at any rate, stellar advice given by wolf.
jasmine
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replied July 26th, 2009
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i think that is good advice also. it may sting a little, especially if he is in love with you. after a while he will get used to the idea that you want to be friends.
understand he might not want to be your friend if he sees how much happier you are, and how heart broken he is.
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replied October 1st, 2009
END IT QUICKLY but make it as nice and as drama free as possibly otherwise breaking up with him will get harder and you'll be more unhappier and that's not fair on him or you!

Give it some time before you attempt any friendship with him as he's going to need time to adjust to this break up and he's probably not going to want to be friends when he's nursing a broken heart but in the future perhaps he might entertain the idea of a friendship with you.

Bottom line is you need to do whats right.
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replied October 9th, 2009
Extremely eHealthy
Yep i agree if you tell him then try and hang around him its just gonna take him longer to get used to the idea of you to apart, give him space and he should come round...jenny
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replied February 17th, 2010
Experienced User
Don`t break-up with someone over not wanting sex!?? - Why would you?
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replied February 17th, 2010
Extremely eHealthy
celebritydiscodave wrote:
Don`t break-up with someone over not wanting sex!?? - Why would you?


Because fulfillment is the point of a relationship and not many relationships will survive sexual liaisons outside of the union.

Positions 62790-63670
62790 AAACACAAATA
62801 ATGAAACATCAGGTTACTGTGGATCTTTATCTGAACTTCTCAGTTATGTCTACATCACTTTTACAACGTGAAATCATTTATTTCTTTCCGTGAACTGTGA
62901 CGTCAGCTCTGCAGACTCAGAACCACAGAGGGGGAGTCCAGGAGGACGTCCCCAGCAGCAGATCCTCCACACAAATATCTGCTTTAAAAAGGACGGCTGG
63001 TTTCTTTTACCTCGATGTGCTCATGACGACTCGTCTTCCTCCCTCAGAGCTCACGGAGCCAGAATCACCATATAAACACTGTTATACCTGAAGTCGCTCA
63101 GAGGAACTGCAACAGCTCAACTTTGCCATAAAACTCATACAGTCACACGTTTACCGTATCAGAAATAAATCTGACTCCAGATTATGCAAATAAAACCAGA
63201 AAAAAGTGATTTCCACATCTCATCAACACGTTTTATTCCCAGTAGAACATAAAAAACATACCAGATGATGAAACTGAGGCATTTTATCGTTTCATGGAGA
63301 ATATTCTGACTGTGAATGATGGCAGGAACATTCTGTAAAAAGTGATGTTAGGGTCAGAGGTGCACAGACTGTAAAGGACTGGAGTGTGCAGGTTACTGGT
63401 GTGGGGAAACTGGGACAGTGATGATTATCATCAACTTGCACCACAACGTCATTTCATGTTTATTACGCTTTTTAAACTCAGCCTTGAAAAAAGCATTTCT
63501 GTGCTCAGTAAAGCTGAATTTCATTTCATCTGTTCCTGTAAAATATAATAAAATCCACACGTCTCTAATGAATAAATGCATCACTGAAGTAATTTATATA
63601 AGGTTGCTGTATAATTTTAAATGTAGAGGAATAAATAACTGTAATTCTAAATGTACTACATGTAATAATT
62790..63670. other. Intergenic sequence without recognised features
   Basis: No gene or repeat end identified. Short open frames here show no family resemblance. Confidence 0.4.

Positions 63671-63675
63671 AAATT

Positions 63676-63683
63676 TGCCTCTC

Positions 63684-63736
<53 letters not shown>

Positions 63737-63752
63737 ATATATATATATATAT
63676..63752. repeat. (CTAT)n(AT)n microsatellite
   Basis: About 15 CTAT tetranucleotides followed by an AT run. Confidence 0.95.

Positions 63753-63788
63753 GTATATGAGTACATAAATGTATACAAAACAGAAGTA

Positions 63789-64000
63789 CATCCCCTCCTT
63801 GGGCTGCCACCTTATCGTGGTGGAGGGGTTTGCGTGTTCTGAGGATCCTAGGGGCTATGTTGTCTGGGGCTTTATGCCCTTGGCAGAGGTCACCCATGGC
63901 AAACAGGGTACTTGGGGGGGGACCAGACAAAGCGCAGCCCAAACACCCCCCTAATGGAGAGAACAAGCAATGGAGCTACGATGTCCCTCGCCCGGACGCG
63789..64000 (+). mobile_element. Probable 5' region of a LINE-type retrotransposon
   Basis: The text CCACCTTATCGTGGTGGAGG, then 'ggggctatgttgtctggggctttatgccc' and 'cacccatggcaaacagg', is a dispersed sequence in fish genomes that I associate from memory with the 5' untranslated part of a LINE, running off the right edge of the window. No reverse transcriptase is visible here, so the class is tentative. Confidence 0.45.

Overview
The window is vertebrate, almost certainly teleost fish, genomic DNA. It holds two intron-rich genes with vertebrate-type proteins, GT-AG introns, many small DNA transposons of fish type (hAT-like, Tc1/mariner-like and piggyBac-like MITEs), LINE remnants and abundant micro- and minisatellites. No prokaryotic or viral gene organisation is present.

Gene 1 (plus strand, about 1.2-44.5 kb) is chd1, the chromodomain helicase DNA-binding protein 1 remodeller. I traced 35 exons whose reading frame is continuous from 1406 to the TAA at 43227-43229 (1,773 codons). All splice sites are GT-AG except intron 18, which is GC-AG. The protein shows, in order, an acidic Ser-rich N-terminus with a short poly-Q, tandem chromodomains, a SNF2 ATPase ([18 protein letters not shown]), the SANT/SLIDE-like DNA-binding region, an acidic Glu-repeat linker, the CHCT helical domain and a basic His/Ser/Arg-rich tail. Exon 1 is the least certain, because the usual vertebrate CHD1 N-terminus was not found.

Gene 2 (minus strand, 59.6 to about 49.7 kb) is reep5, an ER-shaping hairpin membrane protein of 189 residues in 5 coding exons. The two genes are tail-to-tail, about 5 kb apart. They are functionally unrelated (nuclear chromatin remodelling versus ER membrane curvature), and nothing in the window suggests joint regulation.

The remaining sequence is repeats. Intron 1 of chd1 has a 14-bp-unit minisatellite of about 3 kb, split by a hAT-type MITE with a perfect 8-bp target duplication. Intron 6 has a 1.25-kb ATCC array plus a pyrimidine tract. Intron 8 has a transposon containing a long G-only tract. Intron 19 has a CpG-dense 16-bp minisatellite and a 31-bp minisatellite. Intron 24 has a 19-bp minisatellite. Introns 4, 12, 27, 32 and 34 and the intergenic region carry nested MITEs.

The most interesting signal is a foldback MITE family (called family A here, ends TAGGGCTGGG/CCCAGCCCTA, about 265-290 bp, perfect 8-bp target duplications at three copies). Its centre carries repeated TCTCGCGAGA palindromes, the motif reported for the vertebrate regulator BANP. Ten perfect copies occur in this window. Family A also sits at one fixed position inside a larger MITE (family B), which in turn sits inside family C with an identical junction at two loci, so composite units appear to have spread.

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replied February 17th, 2010
Experienced User
Speaking for myself, some of my most fulfilling relationships are also the most unconditional. Friendships as these can transcend even caring, beyond the others well being and happiness. Surely you`d at least agree that there is fulfillment to be had from having friends, and that fulfillment need not necessarily have to orientate around one single relationship? Friendship remains friendship despite sex outside the union if you want that friendship enough - If it ever ment enough to you in the first place. This is just one of the many tests for genuine friendship. If it is genuine there`s no effort involved. I agree with you to a point, because the friendships to which we refer generally possess too much "self" to ever be regarded as in any way genuine - Romantic love and genuine friendship do clash very badly, whether inside or out.
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replied February 17th, 2010
Extremely eHealthy
If you want a friendship, have one. Relationships have different responsibilities, one of them in every monogamous relationship is to care for the needs that you have taken exclusivity of. In a relationship you have a responsibilty to satisfy the sexual needs of your partner.
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replied February 21st, 2010
Experienced User
Friendship, Friendships Love and Romance Will Work Together!!!